9. Storage Capacity
Storage Capacity differs to Compute Capacity and presents a challenge on its own. Unlike compute capacity, which is basically vSphere cluster, storage varies in shape. The two major ones are datastore and vSAN, as local datastore and RDM is rarely used. We will discuss vSAN capacity separately as it has its own unique factors such as FTT, plus it needs to consider compute too.
Similar to compute capacity, storage capacity is driven by 2 factors:
If the datastore is unable to serve its existing VMs, meaning they are getting bad latency, are you going to add more VM? You are right, the datastore is full, regardless of how space it has left.
The key counters here are latency and outstanding IO.
How much disk space is left? Thin provisioning makes this challenging. It requires us to use both the Demand Model and Allocation Model to properly answer the capacity remaining of a datastore.
Take a look at the following two datastores.
Which one has lower capacity remaining? Which one would you choose to deploy additional VM?
Both have identical usable physical capacity at 10 TB, as shown by the black line. Both have identical allocation model, based on 2:1 overcommit. But they have different utilization and actual overcommit ratio. Datastore 1 has 5 TB used but 25 TB thin provisioned. Datastore 2 has 8 TB actual used but 12 TB thin provisioned. The red arrow shows the risk.
|Total Capacity||Used Capacity|
|Demand Model||10 TB||Datastore 1 = 5 TB
Datastore 2 = 8 TB
|Datastore 1 = 50%
Datastore 2 = 80%
|Allocation Model||20 TB||Datastore 1 = 25TB
Datastore 2 = 12 TB
|Datastore 1 = 125%
Datastore 2 = 60%
Datastore 1 has lower actual usage, but higher risk because it has more space over-committed than reclaimable. You should take the lower of the two capacity models. In this case, Datastore 2 is what you should choose.
Thin provisioning brings another complexity in the form of newly provisioned VMs, as their growth are not predictable. They can remain idle for months and suddenly grow their storage consumption. Their growth becomes relatively more predictable after they mature, which vary per business application.
Lastly, there is reclamation. I added the green arrow to indicate that you can have different reclaimable values. In the example above, Datastore 1 happens to have has more reclaimable space.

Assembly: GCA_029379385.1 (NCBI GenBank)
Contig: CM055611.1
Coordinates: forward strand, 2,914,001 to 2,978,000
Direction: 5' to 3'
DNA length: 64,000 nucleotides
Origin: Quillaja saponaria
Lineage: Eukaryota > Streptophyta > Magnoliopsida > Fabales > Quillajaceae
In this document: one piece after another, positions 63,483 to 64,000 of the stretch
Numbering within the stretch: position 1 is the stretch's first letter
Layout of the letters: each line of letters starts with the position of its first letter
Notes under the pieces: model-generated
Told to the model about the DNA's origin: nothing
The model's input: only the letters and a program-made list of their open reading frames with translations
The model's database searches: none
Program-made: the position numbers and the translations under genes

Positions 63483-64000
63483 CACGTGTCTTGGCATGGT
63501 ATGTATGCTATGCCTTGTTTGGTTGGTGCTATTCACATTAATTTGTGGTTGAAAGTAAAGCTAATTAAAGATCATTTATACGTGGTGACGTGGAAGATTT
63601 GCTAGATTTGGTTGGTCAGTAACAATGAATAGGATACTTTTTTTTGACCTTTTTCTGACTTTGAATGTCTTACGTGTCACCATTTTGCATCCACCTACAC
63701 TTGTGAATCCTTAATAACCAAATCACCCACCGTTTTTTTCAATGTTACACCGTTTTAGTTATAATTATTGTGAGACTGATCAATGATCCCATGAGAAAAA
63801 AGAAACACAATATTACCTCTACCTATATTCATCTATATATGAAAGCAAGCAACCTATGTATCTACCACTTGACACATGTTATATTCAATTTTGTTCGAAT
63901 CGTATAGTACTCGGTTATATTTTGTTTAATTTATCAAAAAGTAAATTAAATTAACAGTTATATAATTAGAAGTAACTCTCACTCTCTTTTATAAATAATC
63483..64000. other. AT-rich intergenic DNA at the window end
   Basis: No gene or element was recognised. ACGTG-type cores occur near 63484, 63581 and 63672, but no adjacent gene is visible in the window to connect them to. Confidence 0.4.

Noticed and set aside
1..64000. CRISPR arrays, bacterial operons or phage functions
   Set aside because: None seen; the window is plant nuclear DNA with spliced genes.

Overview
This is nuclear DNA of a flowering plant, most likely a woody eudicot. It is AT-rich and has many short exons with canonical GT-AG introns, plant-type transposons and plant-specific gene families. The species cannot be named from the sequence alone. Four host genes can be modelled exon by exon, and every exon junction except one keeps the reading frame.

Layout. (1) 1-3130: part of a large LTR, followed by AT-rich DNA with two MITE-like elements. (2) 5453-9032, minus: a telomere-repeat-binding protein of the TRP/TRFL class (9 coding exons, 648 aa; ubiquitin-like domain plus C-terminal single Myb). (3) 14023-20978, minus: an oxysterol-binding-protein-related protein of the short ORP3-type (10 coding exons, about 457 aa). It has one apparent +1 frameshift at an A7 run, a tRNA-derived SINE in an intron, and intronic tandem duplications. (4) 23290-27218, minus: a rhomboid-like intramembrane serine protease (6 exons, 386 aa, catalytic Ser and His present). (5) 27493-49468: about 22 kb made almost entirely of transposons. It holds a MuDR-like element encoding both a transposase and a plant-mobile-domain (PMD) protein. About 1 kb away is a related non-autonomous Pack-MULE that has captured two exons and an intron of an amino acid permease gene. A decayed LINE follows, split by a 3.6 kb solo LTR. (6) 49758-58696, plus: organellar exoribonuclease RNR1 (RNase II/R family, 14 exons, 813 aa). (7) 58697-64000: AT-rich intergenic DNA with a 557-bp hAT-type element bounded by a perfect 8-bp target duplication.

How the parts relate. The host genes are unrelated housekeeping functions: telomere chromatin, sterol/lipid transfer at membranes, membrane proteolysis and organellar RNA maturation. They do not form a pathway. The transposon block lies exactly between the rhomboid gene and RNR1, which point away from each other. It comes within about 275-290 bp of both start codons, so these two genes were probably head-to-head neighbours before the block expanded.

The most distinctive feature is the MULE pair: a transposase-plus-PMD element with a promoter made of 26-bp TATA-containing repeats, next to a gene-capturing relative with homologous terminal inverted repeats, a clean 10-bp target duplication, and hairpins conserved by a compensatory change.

Now that we know how to calculate the capacity of a single datastore, we are in the position to solve the roll up.
Datastore may belong to datastore cluster. As datastore cluster groups datastores into a larger pool, we can treat them as one logical pool. This simplifies the capacity calculation.
It also makes capacity management easier in large environment with many datastores, as you treat the cluster as one. It makes the information & visualization more compact and manageable. From the datastore cluster, build a drill down.
For the overcommit ratio, we should allow a lower overcommit ratio at the datastore cluster level to account for the fact that the distribution among the datastore is not granular. The following diagram illustrates why.
How about rolling up to Data Center or vSphere?
This is not advisable. Different datastores in a vCenter can have different purposes, such as NSX Edge and business workload. The capacity they have are not interchangeable. Yes, that means we should not even calculate Total Capacity. If you have 1000 datastores globally with each having 1 TB of remaining space, you do not have 1 PB of space.
So what can you roll up?
You can roll up VM Remaining. This is simply the sum of VM Remaining on each datastore.
This page was last updated on June 22, 2021 by Stellios Williams with commit message: "Fixed MD syntax, re-added links, added alt-text, reduced lvl 5 headings to lvl 4"